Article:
Thursday, March 29, 2012
Egypt's military will not give up their business empire
A leading member of Egypt's ruling military council (SCAF) warned it will not allow civilians to encroach on the armed forces' extensive business enterprises, Associated Press reports. The warning by major-general Mahmoud Nasr, the deputy defense minister for financial affairs and member of SCAF, was published in Egyptian media Wednesday. The general spoke in a conference on economic reform that was attended by a select group of prominent local journalists and writers.
The military has enjoyed a near-autonomous power in Egypt for the last 60 years. Over that time, it expanded its business ventures that granted it privileges such as large government construction contracts and well paid government jobs for its retired generals. It built a massive economic empire that according to some estimates, accounts anywhere between 15 and for 40 percent of the nation's GDP. The generals have never confirmed any figures. The Egyptian military receives around $1 billion a year in U.S. aid, but its budget is largely unknown.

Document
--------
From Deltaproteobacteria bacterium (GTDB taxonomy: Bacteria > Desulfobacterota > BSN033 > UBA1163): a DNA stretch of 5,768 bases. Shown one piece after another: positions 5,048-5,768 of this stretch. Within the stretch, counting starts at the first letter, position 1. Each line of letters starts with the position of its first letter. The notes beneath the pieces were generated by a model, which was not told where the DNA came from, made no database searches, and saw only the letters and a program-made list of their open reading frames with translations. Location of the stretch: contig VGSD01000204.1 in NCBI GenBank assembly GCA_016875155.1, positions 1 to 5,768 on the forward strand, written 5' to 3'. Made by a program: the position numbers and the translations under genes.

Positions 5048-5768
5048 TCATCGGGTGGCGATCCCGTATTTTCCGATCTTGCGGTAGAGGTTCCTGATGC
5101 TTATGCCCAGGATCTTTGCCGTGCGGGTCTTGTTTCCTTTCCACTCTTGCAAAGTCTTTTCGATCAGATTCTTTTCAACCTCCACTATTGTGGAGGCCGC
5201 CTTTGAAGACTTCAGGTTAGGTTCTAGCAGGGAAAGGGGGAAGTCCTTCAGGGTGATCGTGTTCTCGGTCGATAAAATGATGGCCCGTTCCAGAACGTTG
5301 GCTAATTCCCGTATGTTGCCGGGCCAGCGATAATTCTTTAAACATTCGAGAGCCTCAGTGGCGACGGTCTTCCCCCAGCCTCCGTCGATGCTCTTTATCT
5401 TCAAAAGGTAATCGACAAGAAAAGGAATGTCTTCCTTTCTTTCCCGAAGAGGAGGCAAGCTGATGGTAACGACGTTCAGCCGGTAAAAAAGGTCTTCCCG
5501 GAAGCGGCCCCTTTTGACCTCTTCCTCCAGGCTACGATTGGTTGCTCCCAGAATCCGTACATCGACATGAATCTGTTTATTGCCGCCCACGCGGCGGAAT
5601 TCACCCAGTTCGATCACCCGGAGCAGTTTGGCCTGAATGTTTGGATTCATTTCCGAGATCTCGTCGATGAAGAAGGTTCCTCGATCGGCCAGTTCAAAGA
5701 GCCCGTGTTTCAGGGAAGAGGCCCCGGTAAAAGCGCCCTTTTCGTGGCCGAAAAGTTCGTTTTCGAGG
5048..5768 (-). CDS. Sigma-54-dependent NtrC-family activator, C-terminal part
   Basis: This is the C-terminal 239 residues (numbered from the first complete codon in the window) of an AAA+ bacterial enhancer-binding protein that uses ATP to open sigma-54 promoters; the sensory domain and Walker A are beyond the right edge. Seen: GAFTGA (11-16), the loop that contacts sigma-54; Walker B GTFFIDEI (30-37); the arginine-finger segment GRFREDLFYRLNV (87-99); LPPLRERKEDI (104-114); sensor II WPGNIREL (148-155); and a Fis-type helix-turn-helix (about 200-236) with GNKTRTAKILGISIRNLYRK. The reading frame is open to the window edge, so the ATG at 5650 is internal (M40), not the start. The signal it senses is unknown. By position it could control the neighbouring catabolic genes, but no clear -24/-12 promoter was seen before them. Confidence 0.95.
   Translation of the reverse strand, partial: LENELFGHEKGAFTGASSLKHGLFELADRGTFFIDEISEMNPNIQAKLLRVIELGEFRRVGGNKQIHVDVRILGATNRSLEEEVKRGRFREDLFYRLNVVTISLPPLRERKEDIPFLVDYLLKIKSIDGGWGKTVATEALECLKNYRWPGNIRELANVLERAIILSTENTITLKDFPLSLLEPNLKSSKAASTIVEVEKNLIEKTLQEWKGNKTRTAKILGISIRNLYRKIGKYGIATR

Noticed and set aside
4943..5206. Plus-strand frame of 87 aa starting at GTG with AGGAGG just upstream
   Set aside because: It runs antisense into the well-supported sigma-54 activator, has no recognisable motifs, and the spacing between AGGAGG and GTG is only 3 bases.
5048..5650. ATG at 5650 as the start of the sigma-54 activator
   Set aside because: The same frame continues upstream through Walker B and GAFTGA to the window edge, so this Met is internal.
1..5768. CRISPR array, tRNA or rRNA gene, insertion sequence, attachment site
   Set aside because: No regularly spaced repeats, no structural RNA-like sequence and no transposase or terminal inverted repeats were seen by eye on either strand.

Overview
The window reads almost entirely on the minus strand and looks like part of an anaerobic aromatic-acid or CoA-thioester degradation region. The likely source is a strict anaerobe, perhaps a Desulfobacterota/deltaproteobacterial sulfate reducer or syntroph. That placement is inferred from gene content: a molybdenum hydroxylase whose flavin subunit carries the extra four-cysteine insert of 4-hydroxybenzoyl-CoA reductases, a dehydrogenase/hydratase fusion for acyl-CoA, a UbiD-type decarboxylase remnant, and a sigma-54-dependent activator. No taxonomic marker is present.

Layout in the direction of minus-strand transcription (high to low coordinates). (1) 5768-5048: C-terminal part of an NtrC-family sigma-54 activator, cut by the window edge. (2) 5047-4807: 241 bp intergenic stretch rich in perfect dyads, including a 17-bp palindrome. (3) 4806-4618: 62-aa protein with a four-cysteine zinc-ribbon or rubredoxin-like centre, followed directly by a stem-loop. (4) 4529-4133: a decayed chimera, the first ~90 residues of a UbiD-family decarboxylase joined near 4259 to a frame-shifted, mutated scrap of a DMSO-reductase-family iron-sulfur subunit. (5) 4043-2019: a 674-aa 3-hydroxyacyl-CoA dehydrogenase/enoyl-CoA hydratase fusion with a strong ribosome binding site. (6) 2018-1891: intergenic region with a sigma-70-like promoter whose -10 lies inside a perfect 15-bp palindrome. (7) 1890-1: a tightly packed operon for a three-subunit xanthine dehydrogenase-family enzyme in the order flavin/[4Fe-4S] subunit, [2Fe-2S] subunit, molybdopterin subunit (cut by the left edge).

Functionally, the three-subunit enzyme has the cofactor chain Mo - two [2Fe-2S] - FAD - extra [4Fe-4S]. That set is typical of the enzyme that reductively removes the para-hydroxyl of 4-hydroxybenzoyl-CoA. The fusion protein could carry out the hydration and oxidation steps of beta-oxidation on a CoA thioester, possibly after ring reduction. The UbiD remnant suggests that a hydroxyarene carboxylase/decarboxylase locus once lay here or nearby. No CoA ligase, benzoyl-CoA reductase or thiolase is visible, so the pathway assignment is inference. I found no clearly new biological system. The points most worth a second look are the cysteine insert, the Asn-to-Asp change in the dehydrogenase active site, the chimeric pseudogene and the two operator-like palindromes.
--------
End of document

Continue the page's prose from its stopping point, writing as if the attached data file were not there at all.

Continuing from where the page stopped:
Nasr defended the military's right to hold businesses, saying they were used in the national interest and were needed to finance the Defense Ministry. He said the ministry receives only about 4.2 percent of the national budget but needs around 15 percent. He said the economic projects, which include anything from potable water, to electronics, food stuff and hotels, yield about $200 million a year in revenues, the state-owned Al-Akhbar reported. He said the Armed Forces used its revenues to prop up the Egyptian economy in the post-uprising period, paying more than $ 2 billion to support the Central Bank, to pay salaries and support the police and various ministries. The total number of the Egyptian defense production plants is 32. They are supervised by three government entities: The ministry of Military Production (16 factories), the Arab Organization for Industrialization (AOI, nine factories), and the National Service Project Organization (four factories). This last holding company has yielded about $1.3 billion in profits between 1990 and 2011, according to general Nasr's comments in Al-Shorouk. NASPO includes companies working in manufacturing of canned foods and drinks; the bottled water and olive oil company; an Optronics company, and a chemical and agriculture products company.